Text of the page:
Potential motherboard problem: Harddrives not reading correctly

I am using Gigabyte P67A-UD3 with intel i5-2500k, which was working well for a few months.

Recently I suddenly started getting system crashes about 10-20 mins after booting up (happens every single time). Applications would suddenly freeze up and crash and windows would bluescreen.

Upon rebooting, the system would report SMART COMMAND FAILURE on either one or both of my drives (sometimes one of them gets it, other times the other drive gets it, and other times both would get it), and then it would say failure to load OS.

My drives are: ADATA 64 GB S599 Sandforce 2.5-Inch SATA II 3.0Gb/s
and a 2 Tb HDD

I'm not sure if this is a problem with the mother board, but I don't believe that two drives (both of which are only half a year old) would fail simultaneously. Especially since sometimes the "smart command failure" message wouldn't show up and I would boot up normally.

Does anyone have any clues?

Now on windows boot it says An unexpected I/O error has occured Status: 0xc00000e9
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  1. Welcome to Tom's Forum! :)

    Generally a 'SMART' error is from a bad HDD/SSD, and ditto with E9 error.

    Often besides a 'bad drive' is the wrong drivers are being loaded; by Default the BIOS is AHCI but all too often Windows Start = 3 = IDE; instead Start = 0 = AHCI.

    I'd try the following:
    1. Run 'Fix It' ->

    2. Reboot and run BOTH SFC and Recovery, schedule both and reboot:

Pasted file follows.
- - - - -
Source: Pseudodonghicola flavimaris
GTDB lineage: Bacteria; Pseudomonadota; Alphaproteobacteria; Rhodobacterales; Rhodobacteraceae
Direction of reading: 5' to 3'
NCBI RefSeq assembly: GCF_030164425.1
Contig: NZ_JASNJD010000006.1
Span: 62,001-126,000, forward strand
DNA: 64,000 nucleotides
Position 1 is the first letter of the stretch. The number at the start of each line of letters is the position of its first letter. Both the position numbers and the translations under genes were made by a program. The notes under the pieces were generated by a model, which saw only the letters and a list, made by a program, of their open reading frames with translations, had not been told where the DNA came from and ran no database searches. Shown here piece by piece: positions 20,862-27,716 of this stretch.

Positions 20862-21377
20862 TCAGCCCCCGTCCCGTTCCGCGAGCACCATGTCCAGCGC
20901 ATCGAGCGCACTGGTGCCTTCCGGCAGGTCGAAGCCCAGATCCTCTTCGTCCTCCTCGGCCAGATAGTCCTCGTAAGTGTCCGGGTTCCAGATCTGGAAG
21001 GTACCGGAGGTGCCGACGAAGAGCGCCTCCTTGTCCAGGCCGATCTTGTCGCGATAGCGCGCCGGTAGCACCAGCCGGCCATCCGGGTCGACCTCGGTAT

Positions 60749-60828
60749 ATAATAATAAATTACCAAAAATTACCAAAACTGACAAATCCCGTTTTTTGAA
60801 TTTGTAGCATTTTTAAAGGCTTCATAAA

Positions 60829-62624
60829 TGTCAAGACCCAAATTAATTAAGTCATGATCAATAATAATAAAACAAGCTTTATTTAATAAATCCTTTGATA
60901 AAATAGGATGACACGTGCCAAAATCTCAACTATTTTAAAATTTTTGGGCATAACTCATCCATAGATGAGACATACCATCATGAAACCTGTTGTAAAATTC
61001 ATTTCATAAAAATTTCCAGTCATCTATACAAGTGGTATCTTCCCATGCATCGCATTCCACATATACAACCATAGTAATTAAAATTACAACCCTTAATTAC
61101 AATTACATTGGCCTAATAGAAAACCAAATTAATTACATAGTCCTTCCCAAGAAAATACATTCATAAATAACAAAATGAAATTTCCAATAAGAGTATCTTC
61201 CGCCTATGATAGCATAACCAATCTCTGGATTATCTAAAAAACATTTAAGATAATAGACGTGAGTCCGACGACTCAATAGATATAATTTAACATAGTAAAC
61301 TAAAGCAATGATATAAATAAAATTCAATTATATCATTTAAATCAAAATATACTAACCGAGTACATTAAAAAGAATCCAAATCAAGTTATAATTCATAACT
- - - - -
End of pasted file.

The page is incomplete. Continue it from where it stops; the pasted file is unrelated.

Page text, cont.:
3. Failure remains - then boot with the Windows DVD, press F8 and select Startup Repair.
    ref -

    To rule-out the 2TB HDD, shutdown, disconnect its' SATA cable connection to the MOBO and reboot. IF the problem persists then it's fair to assume the ADATA SSD is bad.
  2. First of all, thanks for such a fast response!

    I looked into my BIOS setting and my windows setting and it is set into AHCI. (I had to set this to AHCI a while ago to apply a firmware update on the SSD, and I just checked again and it's still in AHCI, so that's good)

    I tried to run Fix it, but now windows is absolutely refusing to boot at all, reporting IO error every time. Same thing happens with safe mode or recovery mode. (I do not have a windows dvd, I installed windows through the microsoft developer alliance program with my school and only have a soft copy of windows =[)

    I now yanked out the HDD, and the problem persists.

    I had a suspicion that it was caused by the ADATA SSD, as it had problems before. I fixed the prior problems with a firmware update and suspect that this current problem might be caused by firmware issue as well. I found the latest firmware update, but am now unable to boot into windows to apply it, sadly.

    Also, I am suspicious why the BIOS would report SMART COMMAND FAILURE on my HDD as well if the problem is purely due to the SSD? I doubt both drives would fail simultaneously.

    I emailed Gigabyte about this, and they suspected it has to do with the intel 6 chipset problem: Does this seem a likely culprit? I heard that the chipset problem usually only manifests after a couple years. My computer build is less than a year old.
  3. Best answer
    IF you have a P67A-UD3-B2 {bad Intel P67 Chipset} then it's a fair bet it's your MOBO. All of the B2's were recalled. Gigabyte will replace your MOBO.

    You can use the unaffected SATA3 ports, just plug the SATA cables into the SATA3 ports.